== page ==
Saturday, September 29, 2012

A Medieval Islamic Dinner

A couple of friends have been enthusiastically asking me to cook for them for awhile. We finally found a mutually acceptable date, so the spouse and I went over to their place, and I had the pleasure of cooking for them. I'd been wanting to try some dishes that I'm thinking about for a feast I am co-ordinating in November. I wanted to give them maximum bang for their buck, so to speak, so did the full meal thing: appetizer, main dish, dessert.

For the appetizer, I made a chickpea paste with pita bread. This is an ancestor of humus, but without tahini. It's flavored with preserved lemons, white wine vinegar, cinnamon, ginger, black pepper, and served with fresh mint and parsley, and olive oil. I really liked it. The pickled lemons gave it a unique tang. I did have to run the food processor longer than I usually do to make humus, the lemon was resistant. The fresh herbs added a nice contrast.

For the main dish, I made spice rubbed sauteed beef cubes with almond stuffed dates, on a bed of walnut butter couscous, with fried eggplant with a sweet and sour sauce. The beef is a London broil, cut into cubes. I tossed it with a spice rub of coriander, cinnamon, black pepper, ginger,and kosher salt. It was sauteed with dates stuffed with whole blanched almonds. The sweet dates added a nice contrast to the spicy beef.  I cooked the beef just to a nice medium rare. It came out juicy and tender. The walnut butter couscous was rich and fragrant, I'm particularly happy with it. The eggplant was fried in shallow oil, until brown. It was dressed with a sauce of lemon juice, white wine vinegar, sugar, cilantro, parsley, mint, garlic, black pepper, ginger, and cinnamon. The acid of the sauce helped cut the richness of the beef and couscous.

For dessert, I kept it simple. I made fried bananas with pistachio syrup. The bananas were fried in a little butter on the griddle, until golden brown. The syrup was a simple syrup of sugar and water, with a little salt, and rough chopped pistachios. For all it's simplicity, it was very good. It was missing a cold component and a little acid, though. I think next time I will serve it with a little cardamon-honey creme fraiche.

All-in-all, I'm very pleased with this meal. I feel I'm starting to get a handle on plating. I felt really good about timing and multi-tasking to get all the components of the main dish to finish at the same time. I think the balance of flavors, and textures was spot on.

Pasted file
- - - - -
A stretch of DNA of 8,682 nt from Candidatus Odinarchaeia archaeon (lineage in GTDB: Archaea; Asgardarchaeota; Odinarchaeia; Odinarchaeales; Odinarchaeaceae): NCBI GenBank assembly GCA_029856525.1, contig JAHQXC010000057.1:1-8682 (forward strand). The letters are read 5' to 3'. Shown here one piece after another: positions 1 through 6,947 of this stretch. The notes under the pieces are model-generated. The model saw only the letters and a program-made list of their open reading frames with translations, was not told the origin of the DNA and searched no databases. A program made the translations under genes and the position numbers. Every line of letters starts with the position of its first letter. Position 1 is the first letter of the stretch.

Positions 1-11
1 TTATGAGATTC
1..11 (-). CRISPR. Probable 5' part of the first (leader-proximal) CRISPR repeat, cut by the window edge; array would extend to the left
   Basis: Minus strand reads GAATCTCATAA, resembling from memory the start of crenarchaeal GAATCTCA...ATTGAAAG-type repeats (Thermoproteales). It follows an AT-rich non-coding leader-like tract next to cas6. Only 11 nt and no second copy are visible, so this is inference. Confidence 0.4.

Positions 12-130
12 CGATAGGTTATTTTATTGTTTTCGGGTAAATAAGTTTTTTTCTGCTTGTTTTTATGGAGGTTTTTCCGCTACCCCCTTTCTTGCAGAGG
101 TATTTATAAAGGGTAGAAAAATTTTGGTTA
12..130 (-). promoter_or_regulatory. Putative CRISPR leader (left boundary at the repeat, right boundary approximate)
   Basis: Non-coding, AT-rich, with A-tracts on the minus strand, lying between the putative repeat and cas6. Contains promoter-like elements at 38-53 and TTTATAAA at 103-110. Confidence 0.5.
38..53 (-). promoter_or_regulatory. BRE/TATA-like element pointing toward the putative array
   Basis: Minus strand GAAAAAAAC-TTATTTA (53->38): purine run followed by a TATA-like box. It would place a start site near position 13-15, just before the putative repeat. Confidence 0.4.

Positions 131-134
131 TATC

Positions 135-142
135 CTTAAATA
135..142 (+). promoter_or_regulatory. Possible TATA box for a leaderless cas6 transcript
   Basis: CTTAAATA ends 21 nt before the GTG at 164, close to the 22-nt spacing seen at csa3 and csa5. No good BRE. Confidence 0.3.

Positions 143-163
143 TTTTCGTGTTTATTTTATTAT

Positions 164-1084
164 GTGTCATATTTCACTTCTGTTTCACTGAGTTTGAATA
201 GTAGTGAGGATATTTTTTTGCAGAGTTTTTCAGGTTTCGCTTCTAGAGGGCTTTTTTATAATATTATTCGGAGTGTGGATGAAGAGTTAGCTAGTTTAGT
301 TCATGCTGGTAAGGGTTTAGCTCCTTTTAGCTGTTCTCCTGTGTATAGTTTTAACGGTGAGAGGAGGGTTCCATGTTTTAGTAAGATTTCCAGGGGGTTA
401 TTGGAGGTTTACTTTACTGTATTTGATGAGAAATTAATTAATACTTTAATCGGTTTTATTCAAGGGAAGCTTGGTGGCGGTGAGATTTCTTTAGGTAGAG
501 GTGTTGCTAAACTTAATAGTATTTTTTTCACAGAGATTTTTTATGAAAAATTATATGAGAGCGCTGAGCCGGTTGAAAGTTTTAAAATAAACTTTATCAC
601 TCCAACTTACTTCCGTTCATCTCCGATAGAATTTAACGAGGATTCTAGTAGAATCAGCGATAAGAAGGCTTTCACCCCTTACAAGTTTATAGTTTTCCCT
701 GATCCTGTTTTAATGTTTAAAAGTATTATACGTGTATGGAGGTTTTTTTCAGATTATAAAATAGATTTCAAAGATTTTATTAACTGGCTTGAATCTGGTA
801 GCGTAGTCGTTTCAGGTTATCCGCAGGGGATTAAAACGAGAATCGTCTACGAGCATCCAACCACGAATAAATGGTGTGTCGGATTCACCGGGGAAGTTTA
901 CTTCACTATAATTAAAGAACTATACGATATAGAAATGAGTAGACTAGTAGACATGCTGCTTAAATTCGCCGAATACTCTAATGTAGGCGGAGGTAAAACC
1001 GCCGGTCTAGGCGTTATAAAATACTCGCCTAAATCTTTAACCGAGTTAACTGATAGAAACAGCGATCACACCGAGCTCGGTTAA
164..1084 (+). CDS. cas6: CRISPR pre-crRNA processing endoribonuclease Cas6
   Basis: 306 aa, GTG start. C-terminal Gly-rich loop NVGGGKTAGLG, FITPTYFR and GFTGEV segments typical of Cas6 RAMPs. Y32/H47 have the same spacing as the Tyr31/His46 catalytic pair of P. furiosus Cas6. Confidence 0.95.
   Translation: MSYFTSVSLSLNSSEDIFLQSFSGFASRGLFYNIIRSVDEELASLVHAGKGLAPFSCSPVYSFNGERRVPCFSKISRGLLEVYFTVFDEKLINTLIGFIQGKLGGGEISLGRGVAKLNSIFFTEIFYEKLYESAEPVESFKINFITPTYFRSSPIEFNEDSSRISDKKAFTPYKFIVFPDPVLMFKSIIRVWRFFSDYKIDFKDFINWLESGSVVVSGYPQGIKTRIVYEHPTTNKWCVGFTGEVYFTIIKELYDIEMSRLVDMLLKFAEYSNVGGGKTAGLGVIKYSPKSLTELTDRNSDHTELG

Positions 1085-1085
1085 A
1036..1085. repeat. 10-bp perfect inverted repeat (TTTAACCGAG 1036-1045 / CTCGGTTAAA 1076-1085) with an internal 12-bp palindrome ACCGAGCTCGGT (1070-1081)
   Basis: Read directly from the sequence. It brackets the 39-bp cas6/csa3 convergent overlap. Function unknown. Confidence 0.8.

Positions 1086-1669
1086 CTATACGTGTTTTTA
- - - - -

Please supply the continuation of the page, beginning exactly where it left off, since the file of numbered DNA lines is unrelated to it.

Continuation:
Chickpea Paste with Preserved Lemon

1 8 oz. can chickpeas
1/2 a preserved lemon
1/4 cup white wine vinegar
1 tsp. ground ginger
1 tsp. ground cinnamon
1 tsp. ground black pepper
2 tsp. kosher salt
1 tbsp. chopped mint
1 tbsp. chopped parsley
2 tbsp. olive oil

Drain chickpeas, reserving 1/4 cup of liquid. Place chickpeas, chickpea liquid, lemon, vinegar, spices, and salt into a food processor. Process until smooth. Place on a platter, sprinkle with fresh herbs, drizzle with olive oil. Serve with wedges of flat bread, like lavosh or pita.

Sauteed Beef with Dates

1 1/2 lbs London boil
8 oz. pitted dates
1/3 cup blanched whole almonds
2 tbsp. kosher salt
2 tsp. ground black pepper
2 tsp. whole coriander seeds
1 tsp. ginger
1 tsp. cinnamon
2 tbsp. olive oil

Carefully insert an almond into the cavity of each date, set aside. Cut beef into 3/4 inch cubes. Grind up coriander in a spice grinder or mortar and pestle. In a small bowl, mix salt and spices. Toss beef cubes with spice mix until well coated. In a frying pan over medium-high heat, add olive oil. Add dates, saute for a couple of minutes, then add beef. Cook until meat is browned, but still pink in the middle.

Walnut butter couscous

2/3 cup walnuts
2 tbsp. olive oil
1 tbsp. kosher salt
2 cups dried couscous
4 cups boiling water

Place walnuts in a food processor. Process, drizzling in olive oil until walnuts are a thick, peanut butter-like paste. Set aside. Place couscous in a bowl, pour on boiling water. Let sit 10 minutes, until water is absorbed. Use a spoon to fluff up couscous. Add walnut butter and salt, stir until butter is incorporated.

Fried Eggplant with Sweet and Sour Sauce

1 eggplant
juice of 1 1/2 lemon
1/2 cup white wine vinegar
2 cloves garlic, minced
2 tbsp. chopped mint
2 tbsp. chopped parsley
2 tbsp. chopped cilantro
1/2 tsp. ground black pepper
1/2 tsp. ground ginger
1/2 tsp. ground cinnamon
1/4 cup sugar
1 tsp. kosher salt
canola oil for frying

In a small saucepan, simmer juice, vinegar, spices, herbs, salt and sugar over medium-low heat. Cook until sugar dissolves, and garlic is tender.

Slice eggplant into 1/2 thick slices. Put a thin layer of canola oil into a frying pan over medium-high heat. When oil is hot, fry eggplant on both sides until brown, place on paper towels to drain. Plate eggplant, drizzle with sauce.

Fried Bananas with Pistachio Syrup

3 bananas, sliced diagonally into 1/2 inch thick slices
1/2 cup pistachios, roughly chopped
1 tbsp. butter
1 cup water
1 cup granulated sugar
1 tsp. kosher salt

Place water, sugar, and salt in a small saucepan over medium-high heat. Simmer until sugar and salt are dissolved, let cook until slightly thickened. Stir in nuts, set aside.

Heat a griddle or frying pan over medium heat. When hot, lightly coat with butter. Fry bananas on both sides until bananas are caramelized, and softened. Plate sauce, arrange bananas on top.

Happy Eating!

1 comment:

  1. This was the perfect meal! Every dish worked with the other dishes. What a joy it is to have you cook for us. You're our favorite chef!!!